Tuesday, November 10, 2015

Revel Canyon City Marathon

Had fun running from Crystal Lake down to Azusa last Saturday.  Got to hang out with friends, including Jenny Welch who ran a marathon PR, and Wendy Barth who ran a half marathon PR.

My goal was to run under 2:30.  I ran 2:31:00, close but no cigar, oh well.  Somehow I was the first finisher.  GI issues plagued me from early on, had to use the port-a-potty once and puked a bit.  Wasn't able to take in much water or calories (250?) but it was cool and I haven't been taking in many calories in training so I didn't fade too hard.

Coming down the mountain

Around 5 miles into the race Angel Echevarria, Ryan Lucker and I bunched up and ran together for 9 miles until Ryan pulled over to puke his guts out (and eventually dropped).  I think I passed Angel around mile 20 and kept the lead, he finished 2nd and Robert Leonardo 3rd (full results).  I'm not used to being able to run 3 people wide down a paved winding canyon road for miles, chatting a bit in the cool morning air.  It was fun for a change.  Sure beats being stuck behind some loudmouth beatnik from Bishop on buttery mountain single track.

I like that grass

Ahhh, shade

The significant net elevation drop for the course puts a big asterisk on my marathon PR, but I enjoy running downhill and maybe running for 26 miles at a faster pace will help me speed up in general?  I'm going to call it a nice tempo 4 weeks out from North Face 50M in the Marin Headlands.  Time to head back to the mountains...

Sponsor shout outs:

Shoes:  Hoka One One Clifton 2's.  When these shoes first came out I thought... what's wrong with the original Clifton's?  After this race I realize that this updated model is more comfy and it feels like they'll be able to log more miles than their predecessor.  GREAT shoe for running hard downhill on asphalt for 20+ miles.  Feet felt fine afterwards, and they're so light!

Sunglasses:  Julbo Blast's with light photochromic lenses were perfect.  Lenses got darker as the day got brighter.  I knew it was going to be a bit breezy and the glasses kept the wind out of my eyes.

Socks:  Drymax Thin Running Socks. No blisters, no hotspots.  Stoked to see Drymax is the official sock of the US Skyrunner Series next year.

FLUID:  After every hard run I pound a bottle of Chocolate Wave Recovery, and it hit the spot after 26 miles on pavement.

Thursday, September 10, 2015

Rut 50k & Beyond

Elissa & I flew up to Bozeman and met up with the Schulte's at the Big Sky Resort before the race.

Idyllic setting for a Skyrunning event

Mike Wolfe bugles on his elk call and we're off.
photo by Myke Hermsmeyer

My knee had been pretty tender and temperamental in the weeks leading up to race and it flared up the day before the race on Erik and I's 4 mile shake out/cheering 25k racers.  I stretched a bit the night before the race, put a hand warmer on the knee the morning of the race and hoped for the best.  Surprisingly, the knee withstood all the rocks, 10,000' of climbing and 10,000' of descending on the course.

Up & over Headwaters Ridge, then Lone Peak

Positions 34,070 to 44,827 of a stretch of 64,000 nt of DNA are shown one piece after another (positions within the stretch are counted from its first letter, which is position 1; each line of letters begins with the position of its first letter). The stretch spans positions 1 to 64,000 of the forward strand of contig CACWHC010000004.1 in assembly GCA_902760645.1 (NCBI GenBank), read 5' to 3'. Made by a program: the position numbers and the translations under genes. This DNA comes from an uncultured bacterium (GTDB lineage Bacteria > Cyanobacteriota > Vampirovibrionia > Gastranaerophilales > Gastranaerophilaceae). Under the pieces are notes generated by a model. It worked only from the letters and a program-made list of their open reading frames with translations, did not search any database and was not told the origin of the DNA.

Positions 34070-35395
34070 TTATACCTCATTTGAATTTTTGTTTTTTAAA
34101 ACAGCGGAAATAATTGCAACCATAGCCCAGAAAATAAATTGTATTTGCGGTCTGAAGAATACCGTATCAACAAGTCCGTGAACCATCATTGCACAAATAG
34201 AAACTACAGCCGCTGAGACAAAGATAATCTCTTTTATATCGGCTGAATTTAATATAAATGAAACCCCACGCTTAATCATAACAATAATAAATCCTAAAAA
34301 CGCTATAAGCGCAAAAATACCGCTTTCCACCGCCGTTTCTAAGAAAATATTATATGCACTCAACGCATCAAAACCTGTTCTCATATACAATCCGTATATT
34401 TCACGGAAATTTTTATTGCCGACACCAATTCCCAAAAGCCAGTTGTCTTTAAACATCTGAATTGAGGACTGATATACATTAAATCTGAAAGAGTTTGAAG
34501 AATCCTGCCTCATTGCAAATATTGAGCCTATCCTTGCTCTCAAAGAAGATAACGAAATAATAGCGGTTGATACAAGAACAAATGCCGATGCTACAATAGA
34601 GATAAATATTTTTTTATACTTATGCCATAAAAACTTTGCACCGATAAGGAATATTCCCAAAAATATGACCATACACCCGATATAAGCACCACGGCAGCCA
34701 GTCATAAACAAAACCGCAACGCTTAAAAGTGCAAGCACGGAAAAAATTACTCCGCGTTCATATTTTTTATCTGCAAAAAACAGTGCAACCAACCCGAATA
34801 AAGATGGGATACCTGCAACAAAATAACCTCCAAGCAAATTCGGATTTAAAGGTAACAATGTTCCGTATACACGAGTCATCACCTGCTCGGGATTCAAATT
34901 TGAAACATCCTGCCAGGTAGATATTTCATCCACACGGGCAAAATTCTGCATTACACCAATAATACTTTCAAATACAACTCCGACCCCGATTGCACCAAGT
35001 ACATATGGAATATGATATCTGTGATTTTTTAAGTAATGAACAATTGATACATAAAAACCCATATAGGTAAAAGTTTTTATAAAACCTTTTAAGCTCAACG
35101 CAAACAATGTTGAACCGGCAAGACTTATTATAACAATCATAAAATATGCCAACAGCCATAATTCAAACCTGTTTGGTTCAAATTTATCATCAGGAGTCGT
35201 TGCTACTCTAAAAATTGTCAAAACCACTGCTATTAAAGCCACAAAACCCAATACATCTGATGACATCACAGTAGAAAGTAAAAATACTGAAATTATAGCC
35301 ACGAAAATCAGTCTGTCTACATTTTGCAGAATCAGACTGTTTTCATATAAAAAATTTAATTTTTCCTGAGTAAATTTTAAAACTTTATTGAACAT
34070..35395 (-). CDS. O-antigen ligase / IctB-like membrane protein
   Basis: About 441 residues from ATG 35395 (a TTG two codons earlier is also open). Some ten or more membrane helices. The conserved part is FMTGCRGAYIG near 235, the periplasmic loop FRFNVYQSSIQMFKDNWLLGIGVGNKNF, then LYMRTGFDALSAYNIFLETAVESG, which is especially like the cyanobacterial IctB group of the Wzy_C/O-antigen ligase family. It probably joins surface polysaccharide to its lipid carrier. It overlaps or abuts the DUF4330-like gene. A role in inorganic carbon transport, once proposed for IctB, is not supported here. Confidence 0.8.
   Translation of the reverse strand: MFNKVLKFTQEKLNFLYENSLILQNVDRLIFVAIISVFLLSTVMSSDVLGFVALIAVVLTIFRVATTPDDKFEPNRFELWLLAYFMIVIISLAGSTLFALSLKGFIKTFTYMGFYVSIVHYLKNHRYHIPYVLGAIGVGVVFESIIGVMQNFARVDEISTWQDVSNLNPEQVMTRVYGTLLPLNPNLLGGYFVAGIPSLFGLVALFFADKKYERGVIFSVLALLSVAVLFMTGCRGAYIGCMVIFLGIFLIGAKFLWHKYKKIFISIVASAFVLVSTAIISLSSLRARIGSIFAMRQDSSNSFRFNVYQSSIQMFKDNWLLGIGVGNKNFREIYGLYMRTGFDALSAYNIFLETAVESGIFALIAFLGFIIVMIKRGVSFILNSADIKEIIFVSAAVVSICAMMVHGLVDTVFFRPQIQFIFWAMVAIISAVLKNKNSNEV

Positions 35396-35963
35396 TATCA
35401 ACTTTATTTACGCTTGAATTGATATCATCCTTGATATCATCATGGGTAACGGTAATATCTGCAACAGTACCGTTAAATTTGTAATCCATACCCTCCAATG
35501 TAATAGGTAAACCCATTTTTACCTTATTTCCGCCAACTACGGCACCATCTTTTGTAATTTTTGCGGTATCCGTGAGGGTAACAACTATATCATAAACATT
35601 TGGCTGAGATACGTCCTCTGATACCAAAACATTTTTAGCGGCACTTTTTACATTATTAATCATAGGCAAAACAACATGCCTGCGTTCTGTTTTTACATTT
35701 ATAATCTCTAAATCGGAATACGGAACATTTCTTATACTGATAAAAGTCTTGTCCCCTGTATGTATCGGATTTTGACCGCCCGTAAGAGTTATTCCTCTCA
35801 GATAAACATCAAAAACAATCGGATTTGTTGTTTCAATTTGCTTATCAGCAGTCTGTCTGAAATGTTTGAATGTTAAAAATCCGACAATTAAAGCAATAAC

Saw a lot of Hoka Speedgoat's on the mountain, four of them here making their way down Headwaters Ridge.
photo by Dom Grossman

If my knee held up, I thought I was in sub 6 hour shape for this race, which would put me right around the top 10 in years past.  I finished in 5:59 and 12th place, 2 minutes out of the top ten.  While finishing in the top 10 at a competitive race like this would have been 100x cooler than finishing 12th, I'm still happy with my race.  It wasn't an A race for me (but should have been), I didn't toe the line in my best shape, but I was in decent shape, and these mountains and this type of course inspire me.  I paced myself well and had a blast.

Cruising over a graupel covered bridge in the early cruiser miles around the resort base.
photo by Meghan Hicks irunfar.com
After Hardrock back in July and some backpacking adventures in the Sierra's, my brain has constructed a governor for my speed, making it feel a bit unnatural to spin the wheels as fast as I should for a 50k.  Putting in some faster training runs prior to the race helped loosen up the governor a bit, but it's still there.

The Rut was an awesome event and I highly recommend it to people who appreciate big mountains, and aren't afraid of rocks.  I liked the energy of the event, tons of spectators, cowbells, hundreds of runners in each event every day, and the international field.  Little local races in majestic mountains are more of my "thing" but the atmosphere at races like the Rut are very cool to immerse oneself into.  It's easy to feed off all the energy around you and use it to fuel yourself up, over and around the mountains.  In addition to the Schulte's, we got to hang out with Andrejs Galienks, Dom Grossman, Katie Desplinter and I met Luke Nelson before he ran to a speedy 7th place finish in 5:47.  Good company.

Now what?  I'm going to take a couple weeks off then destroy this flimsy speed regulating relationship that is presently existing between my brain and my legs.  I think I'll jump into a fast road marathon, run a PR, then carry this newfound speed into training for the North Face 50M in December.

Hopefully I can arrive at the starting line of North Face better primed and feed off the competition and hype of that event and see if I can't surprise myself with what I'm capable of.  I feel like I have a lot of untapped potential that I'm slowly unraveling.  It is time to turn into a lean, mean running machine and work my way to the runner I want to become, gone are the days of showing up to work and polishing off half a dozen donuts.